Working Papers

No Time for a Media-Shy Central Banker

I have an op-ed in today’s Australian Financial Review, comparing the level of media scrutiny applied to central bankers in Australia and the rest of the world.  Full text below the fold (may differ slightly from edited AFR text).

By all accounts, Ben Bernanke is a shy and unassuming man.  Yet this Sunday, the US Federal Reserve Chairman will submit to a televised, hour long grilling from PBS NewsHour anchor Jim Lehrer and take questions from a studio and on-line audience. 

In March, Bernanke twice appeared on CBS’s 60 Minutes program, in addition to his usual public speeches and appearances before Congress.

With the Fed playing an unprecedented role in supporting the US economy, it is no time for a media-shy central banker.

In Australia, the Reserve Bank is also playing an unprecedented role in supporting the economy.  Yet there is no corresponding expectation that the Governor of the Bank should front the media to answer questions.

Former Governor Ian Macfarlane never gave an on-the-record media interview in his 10 years on the job.  The RBA previously resisted efforts to open its Board to greater public scrutiny, opposing applications to obtain the minutes of Board meetings under Freedom of Information legislation.

To his great credit, Governor Glenn Stevens announced measures to increase the transparency of monetary policy in December 2007.  It is no coincidence that this followed the election of a new Labor government determined to demand higher standards of the Bank.  A decade of cosy neglect under former Treasurer Peter Costello had left the Bank languishing near the bottom of international rankings of central bank transparency.

Governor Stevens has also significantly raised his profile relative to his predecessor.  Stevens gave 13 public speeches in 2008, more than double the number of public speeches Macfarlane gave during his last full year as Governor in 2005.

However, this is still a low public profile by international standards.  Ben Bernanke gave 24 public speeches and appeared before Congress 11 times during 2008.

Across the Tasman, the Reserve Bank of New Zealand holds a media conference when it releases its Monetary Policy Statements, at which the Governor takes questions on interest rates and the economy.  The press conference is also the subject of a live webcast, making the proceedings readily available to anyone with internet access.

The Governor of the Bank of England holds a media conference and takes questions when releasing quarterly Inflation Reports.  Regular press conferences are also held by the Governors of the European Central Bank and the Bank of Japan. 

The RBA’s reluctance to assume a greater public profile is understandable.  Like all bureaucrats, central bankers prefer a quiet life.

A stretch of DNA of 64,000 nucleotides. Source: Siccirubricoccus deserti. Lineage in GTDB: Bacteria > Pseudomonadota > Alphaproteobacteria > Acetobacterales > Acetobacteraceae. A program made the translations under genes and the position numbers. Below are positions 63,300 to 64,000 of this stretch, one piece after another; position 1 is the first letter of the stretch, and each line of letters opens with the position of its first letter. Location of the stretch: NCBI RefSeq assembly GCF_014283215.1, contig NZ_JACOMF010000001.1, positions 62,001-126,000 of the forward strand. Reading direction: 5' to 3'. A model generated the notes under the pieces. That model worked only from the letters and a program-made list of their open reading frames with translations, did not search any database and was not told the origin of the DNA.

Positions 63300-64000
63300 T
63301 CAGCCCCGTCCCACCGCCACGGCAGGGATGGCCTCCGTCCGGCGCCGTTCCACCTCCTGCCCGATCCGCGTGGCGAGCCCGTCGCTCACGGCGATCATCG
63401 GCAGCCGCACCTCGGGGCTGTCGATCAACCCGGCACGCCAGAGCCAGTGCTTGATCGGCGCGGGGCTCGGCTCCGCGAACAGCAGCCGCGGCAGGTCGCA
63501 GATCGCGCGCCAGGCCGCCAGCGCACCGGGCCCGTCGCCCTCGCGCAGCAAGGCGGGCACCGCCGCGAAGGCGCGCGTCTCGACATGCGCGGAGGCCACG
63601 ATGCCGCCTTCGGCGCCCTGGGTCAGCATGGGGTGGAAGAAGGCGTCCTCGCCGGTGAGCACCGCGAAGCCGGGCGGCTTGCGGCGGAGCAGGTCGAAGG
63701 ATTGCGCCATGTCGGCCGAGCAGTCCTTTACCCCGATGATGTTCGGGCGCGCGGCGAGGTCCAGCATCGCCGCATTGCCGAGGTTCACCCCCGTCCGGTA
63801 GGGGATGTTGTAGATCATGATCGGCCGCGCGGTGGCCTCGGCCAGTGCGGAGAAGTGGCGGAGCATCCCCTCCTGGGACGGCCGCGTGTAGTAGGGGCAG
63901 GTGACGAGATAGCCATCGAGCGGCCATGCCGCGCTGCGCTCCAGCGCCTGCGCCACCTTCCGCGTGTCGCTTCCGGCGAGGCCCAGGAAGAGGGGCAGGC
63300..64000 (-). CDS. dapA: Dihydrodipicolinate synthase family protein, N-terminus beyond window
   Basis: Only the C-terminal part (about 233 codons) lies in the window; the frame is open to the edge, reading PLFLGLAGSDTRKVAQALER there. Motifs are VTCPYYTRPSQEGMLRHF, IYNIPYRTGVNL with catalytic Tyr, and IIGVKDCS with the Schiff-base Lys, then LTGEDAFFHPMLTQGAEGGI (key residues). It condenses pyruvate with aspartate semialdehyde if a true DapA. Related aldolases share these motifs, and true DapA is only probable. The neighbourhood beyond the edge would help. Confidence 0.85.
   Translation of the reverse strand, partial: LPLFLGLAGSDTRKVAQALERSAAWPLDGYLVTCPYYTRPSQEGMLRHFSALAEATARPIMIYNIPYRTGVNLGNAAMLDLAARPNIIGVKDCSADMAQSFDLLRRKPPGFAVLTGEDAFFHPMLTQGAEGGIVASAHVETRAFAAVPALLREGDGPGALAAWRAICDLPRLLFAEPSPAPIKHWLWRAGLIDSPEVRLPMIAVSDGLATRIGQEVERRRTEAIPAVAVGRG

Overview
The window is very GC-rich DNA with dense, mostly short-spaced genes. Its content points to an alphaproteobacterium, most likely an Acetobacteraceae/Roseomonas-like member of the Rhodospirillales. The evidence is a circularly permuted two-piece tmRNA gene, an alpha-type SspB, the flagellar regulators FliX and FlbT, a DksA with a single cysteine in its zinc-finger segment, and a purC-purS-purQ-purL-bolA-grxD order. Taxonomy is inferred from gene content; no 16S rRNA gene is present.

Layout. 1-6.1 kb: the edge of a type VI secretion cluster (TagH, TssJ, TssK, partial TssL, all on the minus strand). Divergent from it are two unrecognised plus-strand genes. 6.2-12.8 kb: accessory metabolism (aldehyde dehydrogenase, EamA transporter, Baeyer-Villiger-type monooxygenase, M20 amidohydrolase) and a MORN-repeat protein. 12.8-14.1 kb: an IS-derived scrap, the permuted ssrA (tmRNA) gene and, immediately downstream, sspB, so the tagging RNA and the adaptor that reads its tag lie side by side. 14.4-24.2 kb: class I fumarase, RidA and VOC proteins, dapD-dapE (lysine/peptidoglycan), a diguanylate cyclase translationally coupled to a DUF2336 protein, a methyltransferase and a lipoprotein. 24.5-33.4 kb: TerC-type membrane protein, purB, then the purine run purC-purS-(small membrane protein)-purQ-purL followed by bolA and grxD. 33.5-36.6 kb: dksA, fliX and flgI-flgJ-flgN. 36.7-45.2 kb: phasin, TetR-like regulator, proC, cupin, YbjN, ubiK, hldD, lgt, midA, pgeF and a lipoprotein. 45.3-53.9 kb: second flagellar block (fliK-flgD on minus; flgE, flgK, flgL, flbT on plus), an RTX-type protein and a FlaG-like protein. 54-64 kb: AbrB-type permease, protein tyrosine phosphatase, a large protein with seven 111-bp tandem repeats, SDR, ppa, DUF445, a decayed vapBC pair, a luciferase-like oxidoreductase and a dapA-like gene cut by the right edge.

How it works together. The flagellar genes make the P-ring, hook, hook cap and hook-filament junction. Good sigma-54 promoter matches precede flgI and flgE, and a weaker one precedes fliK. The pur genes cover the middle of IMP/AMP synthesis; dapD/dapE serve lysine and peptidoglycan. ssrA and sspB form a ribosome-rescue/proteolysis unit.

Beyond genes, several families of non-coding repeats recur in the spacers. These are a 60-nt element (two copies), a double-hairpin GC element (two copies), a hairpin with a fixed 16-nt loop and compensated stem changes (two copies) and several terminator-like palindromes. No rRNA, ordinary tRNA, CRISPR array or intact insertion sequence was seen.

Australian media and politicians do not exactly facilitate mature public debate, often seizing on trivial differences of opinion and beating them up into something they are not.  Yet by shunning greater media scrutiny, the Reserve Bank accommodates this immature media and political culture, reducing the quality of the national debate on important economic issues. 

Former Governor Macfarlane argued that a greater public profile might compromise the independence of the Bank.  Yet this has not been a problem in other countries, where independent central bankers are expected to play an active role in the national economic debate.  Former Fed Chairman Alan Greenspan was outspoken on a wide-range of economic and regulatory issues, yet this did not harm the independence of the Fed.

A central bank unwilling or unable to speak-out on issues related to its statutory mandate gives the appearance of timidity and compliance rather than independence.

Treasury Secretary Ken Henry shows less reluctance in inserting himself into public debate, yet it is the RBA Governor that has the greater statutory independence from government.

One of the tragedies of Ian Macfarlane’s time as Governor is that a great mind that could have contributed so much to national debate over economic policy was so rarely heard in public.

The RBA’s low public profile relative to the very noisy fiscal stimulus efforts of politicians is skewing perceptions of the relative importance of these two arms of macro policy in supporting economic activity.

To correct these perceptions, the RBA’s senior officers should follow overseas practice and front a media conference following each monthly board meeting to field questions from accredited media. 

The Bank’s senior officers should also front a media conference following each quarterly CPI release. Under an inflation targeting regime, inflation outcomes are properly seen as the responsibility of the RBA and it should be made to answer for these outcomes when the CPI is released.

This would significantly change the media dynamics surrounding interest rate announcements and inflation in Australia.  Politicians and the talking-heads of financial markets would no longer dominate media coverage of these events.  It would underscore the Reserve Bank’s responsibility for interest rate and inflation outcomes, neither of which are the direct responsibility of politicians. 

The RBA has little to fear from increased public scrutiny and should follow its overseas counterparts in more actively contributing to public debate over economic policy.  The issues are simply too important to be left solely to politicians.

posted on 24 July 2009 by skirchner in Economics, Financial Markets, Monetary Policy

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